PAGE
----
Minor Earthquakes Shake the Park
At 8:07 p.m. on Monday, October 2, a minor earthquake of magnitude 4.2 shook the ground around Acadia National Park. The epicenter of the earthquake was located in the Atlantic Ocean just off Schooner Head, on the eastern side of the park. Damage appeared to be limited to rocks falling on the Park Loop Road, which re-opened on Tuesday afternoon after a brief closure, and some park trails (see Temporary Closures for a list of closed trails). Researchers from the Lamont-Doherty Earth Observatory at Columbia University have installed temporary seismographs on Mount Desert Island in the hopes of recording any additional activity.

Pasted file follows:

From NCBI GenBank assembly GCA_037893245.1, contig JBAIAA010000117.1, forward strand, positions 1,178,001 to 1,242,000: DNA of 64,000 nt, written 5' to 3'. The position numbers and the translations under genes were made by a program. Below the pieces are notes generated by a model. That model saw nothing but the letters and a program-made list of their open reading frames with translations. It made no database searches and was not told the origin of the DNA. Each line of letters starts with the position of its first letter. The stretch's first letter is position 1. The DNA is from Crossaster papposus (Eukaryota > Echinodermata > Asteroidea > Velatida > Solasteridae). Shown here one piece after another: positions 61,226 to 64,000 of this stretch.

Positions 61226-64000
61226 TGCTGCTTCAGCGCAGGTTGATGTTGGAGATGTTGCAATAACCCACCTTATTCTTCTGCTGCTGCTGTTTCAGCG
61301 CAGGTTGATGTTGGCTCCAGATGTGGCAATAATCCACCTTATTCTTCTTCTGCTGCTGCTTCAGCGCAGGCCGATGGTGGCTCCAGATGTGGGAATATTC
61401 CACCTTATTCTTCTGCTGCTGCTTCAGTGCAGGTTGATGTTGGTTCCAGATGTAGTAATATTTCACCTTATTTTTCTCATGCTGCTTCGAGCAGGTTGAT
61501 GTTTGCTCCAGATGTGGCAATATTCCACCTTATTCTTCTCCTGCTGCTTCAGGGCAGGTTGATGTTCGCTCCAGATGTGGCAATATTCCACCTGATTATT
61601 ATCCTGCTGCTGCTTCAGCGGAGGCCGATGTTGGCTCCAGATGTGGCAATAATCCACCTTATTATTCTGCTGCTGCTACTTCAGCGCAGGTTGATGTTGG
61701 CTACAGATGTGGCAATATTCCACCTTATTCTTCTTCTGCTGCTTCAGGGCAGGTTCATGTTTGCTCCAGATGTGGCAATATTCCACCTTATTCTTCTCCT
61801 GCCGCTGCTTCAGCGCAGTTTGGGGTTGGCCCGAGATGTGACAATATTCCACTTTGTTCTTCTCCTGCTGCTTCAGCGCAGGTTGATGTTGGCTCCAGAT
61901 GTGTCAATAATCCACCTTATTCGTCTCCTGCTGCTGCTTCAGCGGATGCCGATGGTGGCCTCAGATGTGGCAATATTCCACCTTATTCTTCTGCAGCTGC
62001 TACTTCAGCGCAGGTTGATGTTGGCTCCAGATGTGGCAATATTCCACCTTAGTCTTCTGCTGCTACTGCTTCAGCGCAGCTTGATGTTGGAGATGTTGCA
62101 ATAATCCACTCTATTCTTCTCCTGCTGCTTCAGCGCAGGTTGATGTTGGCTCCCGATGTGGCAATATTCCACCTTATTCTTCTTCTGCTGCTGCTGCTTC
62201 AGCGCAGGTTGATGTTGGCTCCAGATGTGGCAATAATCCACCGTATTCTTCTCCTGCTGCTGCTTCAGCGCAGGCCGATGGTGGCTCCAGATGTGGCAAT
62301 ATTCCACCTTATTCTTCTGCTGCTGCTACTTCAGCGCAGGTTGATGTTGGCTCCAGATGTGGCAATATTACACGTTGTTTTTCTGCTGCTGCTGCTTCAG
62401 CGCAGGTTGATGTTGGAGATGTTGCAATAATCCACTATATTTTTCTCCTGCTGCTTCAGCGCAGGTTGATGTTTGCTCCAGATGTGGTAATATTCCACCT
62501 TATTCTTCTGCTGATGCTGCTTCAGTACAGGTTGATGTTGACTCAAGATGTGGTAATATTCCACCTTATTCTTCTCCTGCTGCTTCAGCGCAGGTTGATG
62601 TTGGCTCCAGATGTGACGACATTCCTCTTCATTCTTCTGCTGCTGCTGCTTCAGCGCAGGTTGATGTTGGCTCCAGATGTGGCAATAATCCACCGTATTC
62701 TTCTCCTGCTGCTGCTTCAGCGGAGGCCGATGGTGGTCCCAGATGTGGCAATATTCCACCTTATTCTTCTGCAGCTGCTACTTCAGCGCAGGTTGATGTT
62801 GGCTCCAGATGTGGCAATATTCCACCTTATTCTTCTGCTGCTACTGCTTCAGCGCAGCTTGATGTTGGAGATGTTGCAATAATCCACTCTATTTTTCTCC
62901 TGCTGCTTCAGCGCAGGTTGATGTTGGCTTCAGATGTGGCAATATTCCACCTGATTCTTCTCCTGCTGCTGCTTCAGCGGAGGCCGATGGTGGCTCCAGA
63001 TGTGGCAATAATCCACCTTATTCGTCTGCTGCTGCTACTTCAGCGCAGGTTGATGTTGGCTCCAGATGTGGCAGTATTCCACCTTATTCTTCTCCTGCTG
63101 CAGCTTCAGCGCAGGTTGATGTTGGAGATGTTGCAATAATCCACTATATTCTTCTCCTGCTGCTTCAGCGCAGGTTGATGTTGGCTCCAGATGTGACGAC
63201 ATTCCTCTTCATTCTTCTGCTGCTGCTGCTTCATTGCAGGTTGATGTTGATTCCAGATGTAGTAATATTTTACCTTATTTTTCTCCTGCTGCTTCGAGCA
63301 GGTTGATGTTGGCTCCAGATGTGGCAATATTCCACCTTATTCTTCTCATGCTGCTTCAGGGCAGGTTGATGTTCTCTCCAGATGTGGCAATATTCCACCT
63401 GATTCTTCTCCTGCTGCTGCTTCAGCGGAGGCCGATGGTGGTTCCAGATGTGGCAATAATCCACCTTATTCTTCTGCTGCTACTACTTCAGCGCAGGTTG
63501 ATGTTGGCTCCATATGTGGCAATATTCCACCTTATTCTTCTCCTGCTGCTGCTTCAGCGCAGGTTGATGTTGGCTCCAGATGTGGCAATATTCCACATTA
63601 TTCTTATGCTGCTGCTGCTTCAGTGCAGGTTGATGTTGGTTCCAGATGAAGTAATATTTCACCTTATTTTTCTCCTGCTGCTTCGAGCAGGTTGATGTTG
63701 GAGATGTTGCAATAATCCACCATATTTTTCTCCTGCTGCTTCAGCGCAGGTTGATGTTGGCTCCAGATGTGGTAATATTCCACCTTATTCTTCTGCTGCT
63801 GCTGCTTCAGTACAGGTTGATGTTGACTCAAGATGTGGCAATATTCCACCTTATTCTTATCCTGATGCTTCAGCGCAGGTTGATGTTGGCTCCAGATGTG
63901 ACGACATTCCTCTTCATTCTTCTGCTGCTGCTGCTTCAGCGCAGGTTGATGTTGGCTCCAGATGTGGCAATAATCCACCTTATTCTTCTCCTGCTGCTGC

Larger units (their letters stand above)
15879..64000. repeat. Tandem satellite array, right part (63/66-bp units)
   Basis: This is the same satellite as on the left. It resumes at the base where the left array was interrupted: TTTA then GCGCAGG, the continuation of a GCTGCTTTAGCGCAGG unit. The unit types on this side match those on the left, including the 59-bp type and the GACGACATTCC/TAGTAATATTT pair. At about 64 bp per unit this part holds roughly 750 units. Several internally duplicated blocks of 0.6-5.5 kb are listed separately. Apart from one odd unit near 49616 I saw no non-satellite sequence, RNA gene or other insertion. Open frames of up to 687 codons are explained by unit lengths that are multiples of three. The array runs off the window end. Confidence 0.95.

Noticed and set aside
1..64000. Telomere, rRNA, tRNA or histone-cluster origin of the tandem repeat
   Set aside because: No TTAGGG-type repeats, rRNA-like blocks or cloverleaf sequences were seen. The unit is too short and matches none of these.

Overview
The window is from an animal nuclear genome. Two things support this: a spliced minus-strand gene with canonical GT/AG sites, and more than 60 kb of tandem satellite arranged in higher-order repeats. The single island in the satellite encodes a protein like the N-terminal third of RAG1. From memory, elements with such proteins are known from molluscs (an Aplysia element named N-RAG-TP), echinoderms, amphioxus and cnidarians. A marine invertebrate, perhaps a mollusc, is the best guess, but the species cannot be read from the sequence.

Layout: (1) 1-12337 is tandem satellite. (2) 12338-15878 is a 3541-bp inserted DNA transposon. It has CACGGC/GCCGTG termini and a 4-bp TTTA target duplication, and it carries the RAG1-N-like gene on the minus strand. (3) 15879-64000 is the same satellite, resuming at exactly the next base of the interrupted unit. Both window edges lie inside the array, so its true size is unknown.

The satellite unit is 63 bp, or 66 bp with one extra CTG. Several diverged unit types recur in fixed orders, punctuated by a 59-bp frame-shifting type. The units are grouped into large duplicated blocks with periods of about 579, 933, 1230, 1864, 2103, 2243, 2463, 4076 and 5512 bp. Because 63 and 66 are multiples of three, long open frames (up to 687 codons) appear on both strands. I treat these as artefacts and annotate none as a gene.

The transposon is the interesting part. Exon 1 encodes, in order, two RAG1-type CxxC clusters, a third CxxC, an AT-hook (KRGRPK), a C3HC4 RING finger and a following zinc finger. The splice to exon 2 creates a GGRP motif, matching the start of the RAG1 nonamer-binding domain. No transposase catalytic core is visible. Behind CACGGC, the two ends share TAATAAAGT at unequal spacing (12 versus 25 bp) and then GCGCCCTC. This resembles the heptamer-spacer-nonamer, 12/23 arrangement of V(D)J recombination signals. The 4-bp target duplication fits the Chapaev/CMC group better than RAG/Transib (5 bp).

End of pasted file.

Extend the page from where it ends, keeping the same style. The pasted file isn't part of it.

This earthquake followed several small aftershocks that have occurred since the first earthquake on September 22 (magnitude 3.4). The epicenter for the September 22 earthquake was located in the park, just off the Precipice Trail parking area on the Park Loop Road. No damage was reported.
According to the Maine Geological Survey, earthquakes in Maine are rare, with just 507 earthquakes occurring in the state from 1747 to 1992. During that time, only one other earthquake originated from Mount Desert Island. Most earthquakes that do occur in Maine are minor, and to date none have caused significant damage.
For more information about these unusual events, including maps of the epicenters, visit the U.S. Geological Survey Earthquake Center.